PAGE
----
A little over two months later, Henry underwent a court-ordered competency evaluation where mental health professionals assess a defendant’s capacity to understand the charges they face among other things. Following those results and the work of his public defender, a judge decided to dismiss Henry’s probation violation charge. Had The Bail Project not provided bail assistance, Henry would have spent that entire time alone behind bars. 

These days, Henry prefers quiet time at home rather than going out. He watches football, plays video games, and listens to Tupac. Despite having endured such difficult times, Henry is appreciative and thankful for the relationships he’s built with people along the way. And although Linda is still working to learn what happened to Henry, her unwavering and relentless support for her son has paid off. She’s now in contact with a team of professionals devoted to helping her son. The pair remain as tight-knit as ever. She hopes Henry returns to school or finds a job in the near future. “He’s a good kid. I’m hopeful he’ll get back on track,” Linda said. “I’m not trying to push him. I just don’t want my son to be lost in this world.”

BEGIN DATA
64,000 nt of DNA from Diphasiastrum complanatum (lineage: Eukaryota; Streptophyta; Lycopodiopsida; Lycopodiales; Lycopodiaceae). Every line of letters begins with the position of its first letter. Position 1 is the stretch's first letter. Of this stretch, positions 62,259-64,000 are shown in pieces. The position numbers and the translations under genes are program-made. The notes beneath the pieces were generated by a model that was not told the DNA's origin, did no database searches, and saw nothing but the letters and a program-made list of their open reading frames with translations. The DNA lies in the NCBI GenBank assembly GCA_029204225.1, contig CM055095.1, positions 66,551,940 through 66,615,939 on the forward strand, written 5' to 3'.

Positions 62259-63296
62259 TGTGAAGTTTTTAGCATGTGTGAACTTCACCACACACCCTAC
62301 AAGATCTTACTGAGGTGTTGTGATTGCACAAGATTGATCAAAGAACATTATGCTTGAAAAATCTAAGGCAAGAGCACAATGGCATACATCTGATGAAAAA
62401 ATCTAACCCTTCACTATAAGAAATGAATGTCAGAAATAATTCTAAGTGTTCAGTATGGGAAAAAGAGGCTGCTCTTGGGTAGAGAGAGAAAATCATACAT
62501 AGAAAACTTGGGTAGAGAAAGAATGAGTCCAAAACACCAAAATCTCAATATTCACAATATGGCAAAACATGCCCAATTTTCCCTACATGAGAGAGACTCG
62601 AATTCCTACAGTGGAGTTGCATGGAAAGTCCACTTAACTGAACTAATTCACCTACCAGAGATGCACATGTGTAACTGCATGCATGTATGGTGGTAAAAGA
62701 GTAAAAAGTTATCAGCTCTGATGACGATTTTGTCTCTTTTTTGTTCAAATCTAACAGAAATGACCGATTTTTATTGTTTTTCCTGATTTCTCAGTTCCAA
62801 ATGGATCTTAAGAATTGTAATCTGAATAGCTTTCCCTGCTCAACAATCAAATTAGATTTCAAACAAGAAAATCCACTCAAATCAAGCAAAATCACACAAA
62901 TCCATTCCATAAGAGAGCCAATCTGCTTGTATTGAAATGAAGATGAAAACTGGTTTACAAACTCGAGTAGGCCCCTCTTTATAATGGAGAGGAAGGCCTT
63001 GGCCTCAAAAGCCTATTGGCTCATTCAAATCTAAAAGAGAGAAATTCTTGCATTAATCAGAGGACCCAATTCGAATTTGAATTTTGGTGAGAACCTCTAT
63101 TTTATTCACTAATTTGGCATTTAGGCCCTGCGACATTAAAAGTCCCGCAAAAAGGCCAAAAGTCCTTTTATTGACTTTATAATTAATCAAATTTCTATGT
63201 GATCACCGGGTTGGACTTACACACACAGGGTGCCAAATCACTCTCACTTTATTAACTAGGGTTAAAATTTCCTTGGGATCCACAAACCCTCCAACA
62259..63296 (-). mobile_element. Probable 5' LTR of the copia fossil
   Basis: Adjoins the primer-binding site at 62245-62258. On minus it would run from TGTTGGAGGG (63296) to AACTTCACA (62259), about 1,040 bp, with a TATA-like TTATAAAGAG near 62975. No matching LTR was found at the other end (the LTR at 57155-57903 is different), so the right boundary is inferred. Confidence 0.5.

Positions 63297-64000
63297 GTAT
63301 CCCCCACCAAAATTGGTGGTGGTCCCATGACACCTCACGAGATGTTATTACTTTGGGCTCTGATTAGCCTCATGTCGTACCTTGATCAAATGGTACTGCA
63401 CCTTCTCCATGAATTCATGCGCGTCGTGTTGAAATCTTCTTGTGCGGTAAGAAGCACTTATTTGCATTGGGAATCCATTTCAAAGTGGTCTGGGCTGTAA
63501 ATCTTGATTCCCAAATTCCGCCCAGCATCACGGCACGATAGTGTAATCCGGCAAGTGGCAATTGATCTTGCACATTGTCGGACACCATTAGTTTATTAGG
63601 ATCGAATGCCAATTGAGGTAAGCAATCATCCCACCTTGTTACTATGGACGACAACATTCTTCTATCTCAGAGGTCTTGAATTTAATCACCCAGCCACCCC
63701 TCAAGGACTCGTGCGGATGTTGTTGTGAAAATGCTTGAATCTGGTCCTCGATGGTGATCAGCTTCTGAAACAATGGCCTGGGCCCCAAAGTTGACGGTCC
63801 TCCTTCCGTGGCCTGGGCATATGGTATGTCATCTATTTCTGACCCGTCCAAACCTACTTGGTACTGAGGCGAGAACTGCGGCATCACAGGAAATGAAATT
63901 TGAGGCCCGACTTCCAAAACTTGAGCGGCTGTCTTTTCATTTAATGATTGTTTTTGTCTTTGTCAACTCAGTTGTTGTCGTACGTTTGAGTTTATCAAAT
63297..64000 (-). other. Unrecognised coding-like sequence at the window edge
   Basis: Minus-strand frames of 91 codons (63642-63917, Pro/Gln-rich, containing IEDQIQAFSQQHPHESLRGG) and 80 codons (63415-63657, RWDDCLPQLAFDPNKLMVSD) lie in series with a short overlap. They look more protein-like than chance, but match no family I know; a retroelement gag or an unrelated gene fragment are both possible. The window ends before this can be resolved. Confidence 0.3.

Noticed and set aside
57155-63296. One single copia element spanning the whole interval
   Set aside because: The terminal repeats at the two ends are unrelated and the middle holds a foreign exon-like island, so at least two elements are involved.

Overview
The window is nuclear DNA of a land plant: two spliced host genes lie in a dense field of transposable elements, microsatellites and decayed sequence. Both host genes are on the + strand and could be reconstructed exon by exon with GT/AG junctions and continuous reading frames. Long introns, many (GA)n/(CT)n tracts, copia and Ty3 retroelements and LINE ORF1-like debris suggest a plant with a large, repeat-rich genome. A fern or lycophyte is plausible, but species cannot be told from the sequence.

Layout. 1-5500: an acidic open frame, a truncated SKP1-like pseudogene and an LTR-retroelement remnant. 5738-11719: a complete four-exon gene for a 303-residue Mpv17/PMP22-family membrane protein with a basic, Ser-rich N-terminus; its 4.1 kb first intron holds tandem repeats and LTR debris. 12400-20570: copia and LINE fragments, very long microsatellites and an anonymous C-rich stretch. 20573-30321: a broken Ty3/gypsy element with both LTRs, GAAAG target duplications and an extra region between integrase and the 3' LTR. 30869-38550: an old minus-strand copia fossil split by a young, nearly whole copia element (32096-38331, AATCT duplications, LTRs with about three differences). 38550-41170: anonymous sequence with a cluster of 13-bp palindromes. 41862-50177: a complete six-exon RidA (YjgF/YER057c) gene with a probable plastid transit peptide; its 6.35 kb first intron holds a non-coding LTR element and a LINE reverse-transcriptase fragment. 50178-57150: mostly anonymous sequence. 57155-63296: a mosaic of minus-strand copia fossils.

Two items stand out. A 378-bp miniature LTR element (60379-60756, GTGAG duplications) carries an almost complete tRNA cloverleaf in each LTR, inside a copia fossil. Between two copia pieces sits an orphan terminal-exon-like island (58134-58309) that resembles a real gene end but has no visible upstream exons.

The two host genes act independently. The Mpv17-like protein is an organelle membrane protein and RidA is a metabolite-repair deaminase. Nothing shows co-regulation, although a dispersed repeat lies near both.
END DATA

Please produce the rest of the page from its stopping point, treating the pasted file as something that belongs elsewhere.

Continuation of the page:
**Client’s names have been changed to protect their privacy.  

I hope you were as moved by reading this story as I was while interviewing our client and writing it. We at The Bail Project are honored to provide a platform for our clients to share their experiences – but we are only able to do so because of the support of readers like you. If you found value in this story, please consider donating today. Every little bit helps.

a woman wearing a black shirt and a floral cardigan.
Storytelling Associate

Melissa Etehad

Melissa grew up in Los Angeles and attended the University of California, San Diego where she earned a Bachelor’s degree in International Studies and Religion. She later moved to New York and Washington D.C., where she worked as a researcher and a reporter before going to Columbia University School of Journalism for her Master’s degree. She moved back to Los Angeles in 2016 where she continued working as a reporter for several years. In her free time, you’ll likely catch Melissa petting dogs, drinking wine or watching Seinfeld.